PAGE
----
Sediment cores show that Yellowstone Lake has been a site of repeated hydrothermal explosions over the last 13,000 years. Clues hidden in that sediment reveal the conditions under which those explosions occurred.
The mineral fingerprints of hydrothermal explosions from Yellowstone Lake
Yellowstone Caldera Chronicles is a weekly column written by scientists and collaborators of the Yellowstone Volcano Observatory. This week's contribution is from Pat Shanks and Lisa Morgan, Scientists Emeriti with the U.S. Geological Survey.
Northern and western Yellowstone Lake is within the Yellowstone Caldera and overlies the magma chamber deep beneath the surface. This results in extremely active lake-bottom hydrothermal areas with very high heat flow values, multiple large (>100 m [330 ft] diameter) hydrothermal explosion craters, dozens of hydrothermal domes, and hundreds of active and currently inactive hot spring vents on the lake floor. Hydrothermally altered muds on the bottom of the lake provide information on the types of fluids that are circulating beneath the lake floor, and the conditions in which these fluids cause chemical alteration of the lake sediment.
Recent research that examined sediment cores collected from in and around Yellowstone Lake provides new insight into the dynamics of hydrothermal explosions in Yellowstone Lake, as well as the relation between types of hot springs on the lake floor, characteristic hydrothermal alteration, and the magnitude of hydrothermal explosions.
Lake-floor hydrothermal systems are different than those exposed on land in some important ways. Hot springs ascend from depth and vent on the lake floor through sediments that are composed of diatoms (single-celled algae that have a cell wall of non-crystalline silica-SiO2) and fine-grained sediment transported by streams to the lake (mostly rock fragments, including obsidian, and also mineral grains of quartz and feldspar). Diatoms interact with hot-spring fluids and commonly show evidence that while portions have been dissolved, other minerals have formed by reactions with the hot water. Resulting hydrothermal alteration mineralogy varies depending on the type of hydrothermal fluid doing the alteration.
Two main types of hydrothermal vent fluids are known in Yellowstone Lake: liquid hot springs, which discharge neutral-to-alkaline (non-acidic) waters, are called alkaline-chloride fluids, while vapor-dominated hot springs are acidic and gaseous, containing steam, carbon dioxide, and hydrogen sulfide. Alkaline-chloride fluids carry significant dissolved chemicals, including chloride and silica—these are similar to the hydrothermal fluids that feed iconic features on land, like Old Faithful and Grand Prismatic Spring. Vapor-dominated fluids carry substantial heat but no dissolved chemicals. As these two types of fluids rise to the lake floor through the sediments, the alteration they cause in that sediment is quite different. Vapor-dominated fluids dissolve diatoms and alter sediments to clay minerals, especially kaolinite, and an aluminum oxide mineral called boehmite. Alkaline-chloride fluids also can dissolve diatoms but eventually deposit silica as quartz or chalcedony and produce clay minerals like smectites or chlorites, but not kaolinite or boehmite.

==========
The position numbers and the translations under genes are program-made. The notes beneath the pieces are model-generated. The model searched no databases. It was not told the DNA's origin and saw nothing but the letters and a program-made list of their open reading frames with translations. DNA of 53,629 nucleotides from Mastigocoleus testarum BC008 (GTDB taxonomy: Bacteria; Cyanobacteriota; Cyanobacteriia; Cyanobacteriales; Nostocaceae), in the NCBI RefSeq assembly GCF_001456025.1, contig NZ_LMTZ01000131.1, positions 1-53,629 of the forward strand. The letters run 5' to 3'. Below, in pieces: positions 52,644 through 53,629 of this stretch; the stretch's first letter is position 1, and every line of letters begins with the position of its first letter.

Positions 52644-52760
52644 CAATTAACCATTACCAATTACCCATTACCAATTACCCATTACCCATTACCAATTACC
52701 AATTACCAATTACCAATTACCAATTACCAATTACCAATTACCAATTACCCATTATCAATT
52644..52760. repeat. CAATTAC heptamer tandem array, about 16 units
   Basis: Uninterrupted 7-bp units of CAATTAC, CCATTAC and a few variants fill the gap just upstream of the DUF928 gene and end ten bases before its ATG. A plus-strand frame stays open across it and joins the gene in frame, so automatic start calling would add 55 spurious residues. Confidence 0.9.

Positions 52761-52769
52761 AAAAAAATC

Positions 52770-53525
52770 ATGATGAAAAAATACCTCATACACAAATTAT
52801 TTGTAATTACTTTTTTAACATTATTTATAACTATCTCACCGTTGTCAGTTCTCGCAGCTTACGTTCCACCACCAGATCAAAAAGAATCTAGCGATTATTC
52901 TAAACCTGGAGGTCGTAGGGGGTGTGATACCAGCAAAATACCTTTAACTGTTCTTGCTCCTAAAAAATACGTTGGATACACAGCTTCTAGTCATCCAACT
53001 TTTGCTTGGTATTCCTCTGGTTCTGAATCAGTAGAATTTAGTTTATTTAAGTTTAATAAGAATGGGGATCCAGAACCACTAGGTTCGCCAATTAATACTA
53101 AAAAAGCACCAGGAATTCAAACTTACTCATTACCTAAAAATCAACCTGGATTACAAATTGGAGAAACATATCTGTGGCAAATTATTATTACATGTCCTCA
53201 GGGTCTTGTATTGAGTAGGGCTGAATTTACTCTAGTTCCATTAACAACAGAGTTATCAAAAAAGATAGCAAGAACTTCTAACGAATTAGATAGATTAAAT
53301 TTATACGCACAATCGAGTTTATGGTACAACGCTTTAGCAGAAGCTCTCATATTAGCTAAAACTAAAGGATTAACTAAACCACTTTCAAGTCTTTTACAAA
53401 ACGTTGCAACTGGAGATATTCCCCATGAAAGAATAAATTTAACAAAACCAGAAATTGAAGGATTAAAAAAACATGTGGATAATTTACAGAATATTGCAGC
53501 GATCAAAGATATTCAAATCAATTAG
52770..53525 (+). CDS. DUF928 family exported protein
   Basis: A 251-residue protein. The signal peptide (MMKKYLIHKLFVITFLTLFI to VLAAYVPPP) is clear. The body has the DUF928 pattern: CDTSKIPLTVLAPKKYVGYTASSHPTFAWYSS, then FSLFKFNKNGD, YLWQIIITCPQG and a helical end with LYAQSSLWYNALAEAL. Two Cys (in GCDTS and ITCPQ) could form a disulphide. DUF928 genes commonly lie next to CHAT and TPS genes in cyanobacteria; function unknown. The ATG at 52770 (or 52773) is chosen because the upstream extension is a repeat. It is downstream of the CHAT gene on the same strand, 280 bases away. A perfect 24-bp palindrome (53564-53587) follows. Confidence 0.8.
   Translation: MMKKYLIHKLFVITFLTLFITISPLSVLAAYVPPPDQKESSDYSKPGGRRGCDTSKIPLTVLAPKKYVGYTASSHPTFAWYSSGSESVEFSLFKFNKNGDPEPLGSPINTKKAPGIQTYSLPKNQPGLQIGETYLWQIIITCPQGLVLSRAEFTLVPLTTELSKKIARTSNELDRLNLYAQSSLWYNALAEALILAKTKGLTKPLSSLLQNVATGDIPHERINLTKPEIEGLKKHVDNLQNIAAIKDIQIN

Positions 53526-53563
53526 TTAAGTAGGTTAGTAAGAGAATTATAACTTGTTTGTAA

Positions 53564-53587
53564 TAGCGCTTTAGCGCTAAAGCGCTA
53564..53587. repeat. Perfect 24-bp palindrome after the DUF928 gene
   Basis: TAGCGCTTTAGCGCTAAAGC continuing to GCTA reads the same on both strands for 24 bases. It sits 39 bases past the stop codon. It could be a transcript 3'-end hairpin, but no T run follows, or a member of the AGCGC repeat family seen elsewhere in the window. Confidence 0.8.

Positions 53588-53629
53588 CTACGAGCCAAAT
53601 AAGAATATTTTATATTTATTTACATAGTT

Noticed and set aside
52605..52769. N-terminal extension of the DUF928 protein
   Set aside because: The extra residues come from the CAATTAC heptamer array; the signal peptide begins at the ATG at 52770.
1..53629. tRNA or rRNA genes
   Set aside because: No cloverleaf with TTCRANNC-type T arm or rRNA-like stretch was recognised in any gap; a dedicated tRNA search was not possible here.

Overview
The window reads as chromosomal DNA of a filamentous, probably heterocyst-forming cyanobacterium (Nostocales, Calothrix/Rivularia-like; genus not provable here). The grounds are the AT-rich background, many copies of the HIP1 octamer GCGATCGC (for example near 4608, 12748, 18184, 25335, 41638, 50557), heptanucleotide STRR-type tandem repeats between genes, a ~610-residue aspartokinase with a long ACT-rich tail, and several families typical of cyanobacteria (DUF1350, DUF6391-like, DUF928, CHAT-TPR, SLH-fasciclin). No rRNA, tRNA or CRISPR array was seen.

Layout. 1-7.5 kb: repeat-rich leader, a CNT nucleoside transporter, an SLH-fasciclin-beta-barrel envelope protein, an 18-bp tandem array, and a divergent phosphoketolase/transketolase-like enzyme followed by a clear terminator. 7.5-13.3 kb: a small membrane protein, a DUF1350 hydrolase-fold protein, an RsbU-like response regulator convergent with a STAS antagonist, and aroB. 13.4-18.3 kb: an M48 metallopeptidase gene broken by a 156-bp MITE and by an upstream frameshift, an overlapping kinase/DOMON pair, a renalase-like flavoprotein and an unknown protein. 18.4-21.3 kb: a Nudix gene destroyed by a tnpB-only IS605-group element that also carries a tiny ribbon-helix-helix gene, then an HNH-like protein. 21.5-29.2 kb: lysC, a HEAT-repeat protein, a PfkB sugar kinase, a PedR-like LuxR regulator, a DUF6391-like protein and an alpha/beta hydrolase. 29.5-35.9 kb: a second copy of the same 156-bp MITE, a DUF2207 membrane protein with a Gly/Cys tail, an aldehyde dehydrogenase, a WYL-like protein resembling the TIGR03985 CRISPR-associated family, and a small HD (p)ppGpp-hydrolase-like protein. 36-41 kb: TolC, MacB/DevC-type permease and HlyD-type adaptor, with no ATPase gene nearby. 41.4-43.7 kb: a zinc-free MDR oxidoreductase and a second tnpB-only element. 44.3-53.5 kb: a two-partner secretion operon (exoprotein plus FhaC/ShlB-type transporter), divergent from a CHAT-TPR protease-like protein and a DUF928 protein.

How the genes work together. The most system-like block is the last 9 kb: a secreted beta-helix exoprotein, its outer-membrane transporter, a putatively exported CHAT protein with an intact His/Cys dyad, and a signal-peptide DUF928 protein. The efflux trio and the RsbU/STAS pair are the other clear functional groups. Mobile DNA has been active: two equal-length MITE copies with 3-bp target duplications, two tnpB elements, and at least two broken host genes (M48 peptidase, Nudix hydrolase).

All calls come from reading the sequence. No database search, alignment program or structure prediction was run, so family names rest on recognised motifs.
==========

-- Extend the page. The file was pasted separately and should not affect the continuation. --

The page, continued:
Thus, the different types of hydrothermal systems on the lake floor leave mineral signatures that allow us to tell them apart—even if the hydrothermal activity has long since ceased! This is important because studies of sediments that were altered in a pre-explosion hydrothermal system can be related back to the type of fluids that were present in the past. Recent studies of lake sediments found multiple hydrothermal explosion deposits dating from about 160 to 13,000 years ago. The two largest and most extensive deposits are related to the 8,000-year-old Elliott’s Crater and 13,000-year-old Mary Bay explosions. These formed from alkaline-chloride hydrothermal systems based on the alteration mineralogy found in the associated lake sediment, which included silica, smectites and chlorites, but not kaolinite. Other explosion deposits are younger, thinner, less extensive, and contain kaolinite, indicating that they were related to vapor-dominated hydrothermal systems.
Laboratory studies of the energy budget of hydrothermal explosions indicate that different fluid types produce explosions of different strength. Alkaline-chloride fluids flashing from liquid to steam in the Elliott’s Crater and Mary Bay systems produced two of the largest hydrothermal explosion craters and deposits known on Earth. Vapor-dominated systems in Yellowstone Lake explode by simple expansion of the steam phase, which releases about 10 times less energy than the liquid-to-steam explosions and therefore produces less voluminous and less extensive deposits.
There are no recorded observations of large explosions from hydrothermal systems beneath and around Yellowstone Lake. But thanks to the tell-tale mineralogy of the altered sediments associated with these explosions, we know the conditions under which they occurred—important information for understanding this underappreciated geologic hazard in Yellowstone!